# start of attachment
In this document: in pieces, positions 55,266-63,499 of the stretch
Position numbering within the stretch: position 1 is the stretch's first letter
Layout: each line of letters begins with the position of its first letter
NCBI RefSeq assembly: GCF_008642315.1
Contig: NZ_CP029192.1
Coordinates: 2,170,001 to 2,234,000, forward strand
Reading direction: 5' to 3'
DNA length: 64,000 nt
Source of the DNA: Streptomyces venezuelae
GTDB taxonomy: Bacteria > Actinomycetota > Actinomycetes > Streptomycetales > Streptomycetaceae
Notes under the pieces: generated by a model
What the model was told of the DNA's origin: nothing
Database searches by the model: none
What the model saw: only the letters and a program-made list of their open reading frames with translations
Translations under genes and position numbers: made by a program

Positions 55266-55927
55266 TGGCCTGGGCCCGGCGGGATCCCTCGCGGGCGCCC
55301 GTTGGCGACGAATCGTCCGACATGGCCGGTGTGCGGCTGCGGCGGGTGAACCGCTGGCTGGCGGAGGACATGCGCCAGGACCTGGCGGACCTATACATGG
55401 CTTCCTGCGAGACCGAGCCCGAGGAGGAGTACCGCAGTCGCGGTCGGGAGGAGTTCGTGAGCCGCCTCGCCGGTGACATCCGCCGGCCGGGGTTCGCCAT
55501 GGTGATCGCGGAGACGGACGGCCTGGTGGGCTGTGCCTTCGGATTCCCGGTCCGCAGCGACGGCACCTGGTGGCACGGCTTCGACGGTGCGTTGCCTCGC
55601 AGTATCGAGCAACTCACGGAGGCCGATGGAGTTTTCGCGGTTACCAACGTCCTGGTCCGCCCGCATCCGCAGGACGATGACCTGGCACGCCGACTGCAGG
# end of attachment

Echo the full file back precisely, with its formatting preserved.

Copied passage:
In this document: in pieces, positions 55,266-63,499 of the stretch
Position numbering within the stretch: position 1 is the stretch's first letter
Layout: each line of letters begins with the position of its first letter
NCBI RefSeq assembly: GCF_008642315.1
Contig: NZ_CP029192.1
Coordinates: 2,170,001 to 2,234,000, forward strand
Reading direction: 5' to 3'
DNA length: 64,000 nt
Source of the DNA: Streptomyces venezuelae
GTDB taxonomy: Bacteria > Actinomycetota > Actinomycetes > Streptomycetales > Streptomycetaceae
Notes under the pieces: generated by a model
What the model was told of the DNA's origin: nothing
Database searches by the model: none
What the model saw: only the letters and a program-made list of their open reading frames with translations
Translations under genes and position numbers: made by a program

Positions 55266-55927
55266 TGGCCTGGGCCCGGCGGGATCCCTCGCGGGCGCCC
55301 GTTGGCGACGAATCGTCCGACATGGCCGGTGTGCGGCTGCGGCGGGTGAACCGCTGGCTGGCGGAGGACATGCGCCAGGACCTGGCGGACCTATACATGG
55401 CTTCCTGCGAGACCGAGCCCGAGGAGGAGTACCGCAGTCGCGGTCGGGAGGAGTTCGTGAGCCGCCTCGCCGGTGACATCCGCCGGCCGGGGTTCGCCAT
55501 GGTGATCGCGGAGACGGACGGCCTGGTGGGCTGTGCCTTCGGATTCCCGGTCCGCAGCGACGGCACCTGGTGGCACGGCTTCGACGGTGCGTTGCCTCGC
55601 AGTATCGAGCAACTCACGGAGGCCGATGGAGTTTTCGCGGTTACCAACGTCCTGGTCCGCCCGCATCCGCAGGACGATGACCTGGCACGCCGACTGCAGG